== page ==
And you want to use your $10K in cash to buy your own LC loan.

Did I get that right? If so, I'd advise using the $10K to pay off the student loan and then invest the new increased cash flow from no longer paying the student loan in LC or elsewhere.

Perhaps it's more like this:

Before:
- Student loan  : $35,000 charging 10%
- Cash at bank  : $10,000 earning 0.5%


After:
- LC loan       : $35,000 charging  7%
- LC investment : $10,000 earning   7%


RT45

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Re: Invest in my own Loan?
« Reply #10 on: April 09, 2015, 12:07:05 PM »
What if he is investing via his IRA in Lending Club?

rawraw

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Invest in my own Loan?
« Reply #11 on: April 09, 2015, 08:54:22 PM »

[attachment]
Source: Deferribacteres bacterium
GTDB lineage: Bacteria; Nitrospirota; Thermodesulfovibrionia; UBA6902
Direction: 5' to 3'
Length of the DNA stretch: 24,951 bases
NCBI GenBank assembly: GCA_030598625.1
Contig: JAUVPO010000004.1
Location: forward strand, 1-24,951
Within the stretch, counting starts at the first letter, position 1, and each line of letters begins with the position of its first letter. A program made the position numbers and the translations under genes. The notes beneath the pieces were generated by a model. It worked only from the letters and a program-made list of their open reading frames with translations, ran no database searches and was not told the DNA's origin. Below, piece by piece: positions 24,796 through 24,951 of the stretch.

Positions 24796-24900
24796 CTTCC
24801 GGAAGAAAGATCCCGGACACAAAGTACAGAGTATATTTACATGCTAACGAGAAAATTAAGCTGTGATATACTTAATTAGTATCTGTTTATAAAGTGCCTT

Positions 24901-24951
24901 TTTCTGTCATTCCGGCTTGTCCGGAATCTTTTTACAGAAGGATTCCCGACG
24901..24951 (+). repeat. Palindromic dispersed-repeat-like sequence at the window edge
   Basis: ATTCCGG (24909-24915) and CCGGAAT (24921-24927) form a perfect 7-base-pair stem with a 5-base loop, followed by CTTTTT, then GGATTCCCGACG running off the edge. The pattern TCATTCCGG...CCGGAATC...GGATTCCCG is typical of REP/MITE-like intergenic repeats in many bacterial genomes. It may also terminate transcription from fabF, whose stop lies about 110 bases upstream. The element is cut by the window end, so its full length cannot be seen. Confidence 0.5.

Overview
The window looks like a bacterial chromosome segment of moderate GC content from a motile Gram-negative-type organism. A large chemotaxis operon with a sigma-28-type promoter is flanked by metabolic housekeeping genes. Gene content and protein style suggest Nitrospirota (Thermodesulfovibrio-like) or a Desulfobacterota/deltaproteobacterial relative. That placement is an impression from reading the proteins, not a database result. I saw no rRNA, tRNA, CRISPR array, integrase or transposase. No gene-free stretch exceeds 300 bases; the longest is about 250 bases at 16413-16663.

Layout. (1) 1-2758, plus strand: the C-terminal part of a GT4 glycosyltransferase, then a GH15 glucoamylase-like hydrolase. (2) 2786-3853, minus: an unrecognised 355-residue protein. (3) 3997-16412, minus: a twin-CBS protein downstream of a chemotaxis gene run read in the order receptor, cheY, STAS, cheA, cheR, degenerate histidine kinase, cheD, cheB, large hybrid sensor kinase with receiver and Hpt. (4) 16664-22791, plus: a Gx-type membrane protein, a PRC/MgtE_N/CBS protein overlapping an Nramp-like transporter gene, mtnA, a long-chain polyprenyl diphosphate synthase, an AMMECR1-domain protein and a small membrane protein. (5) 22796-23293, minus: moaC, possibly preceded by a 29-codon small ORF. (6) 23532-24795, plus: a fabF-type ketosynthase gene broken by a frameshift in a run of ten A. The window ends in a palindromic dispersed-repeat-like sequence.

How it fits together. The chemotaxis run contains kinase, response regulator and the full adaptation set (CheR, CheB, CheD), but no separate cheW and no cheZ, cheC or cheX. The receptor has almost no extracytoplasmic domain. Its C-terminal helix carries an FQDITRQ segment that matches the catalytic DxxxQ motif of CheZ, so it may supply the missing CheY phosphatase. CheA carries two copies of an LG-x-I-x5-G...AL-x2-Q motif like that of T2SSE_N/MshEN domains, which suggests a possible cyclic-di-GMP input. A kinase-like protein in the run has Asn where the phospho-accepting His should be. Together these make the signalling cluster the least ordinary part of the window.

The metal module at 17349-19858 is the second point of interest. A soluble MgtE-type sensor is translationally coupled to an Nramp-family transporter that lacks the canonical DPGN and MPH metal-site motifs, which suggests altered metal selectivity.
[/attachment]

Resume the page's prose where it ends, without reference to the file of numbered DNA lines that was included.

This makes no sense buddy. The origination fee and servicing fees? Elimination of tax deductible interest for regular interest? Just pay it off and invest your monthly payments or invest it in something with a tax adjusted higher return than the cost of loans. It's hard to do the latter

BBingo

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Invest in my own Loan?
« Reply #12 on: April 10, 2015, 10:45:20 AM »
I could envision a scenario where you took out a 10k loan, let it go into default and then attempted to buy up the note(s) at a discount rate, thus creating money for yourself, but there are a bunch of issues with that. First, it's fraud. Second, you'd have to be able to buy up your loan or pieces of it when they came available, which is unlikely. Finally, you'd take a credit hit. Doesn't seem worth it.


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sensij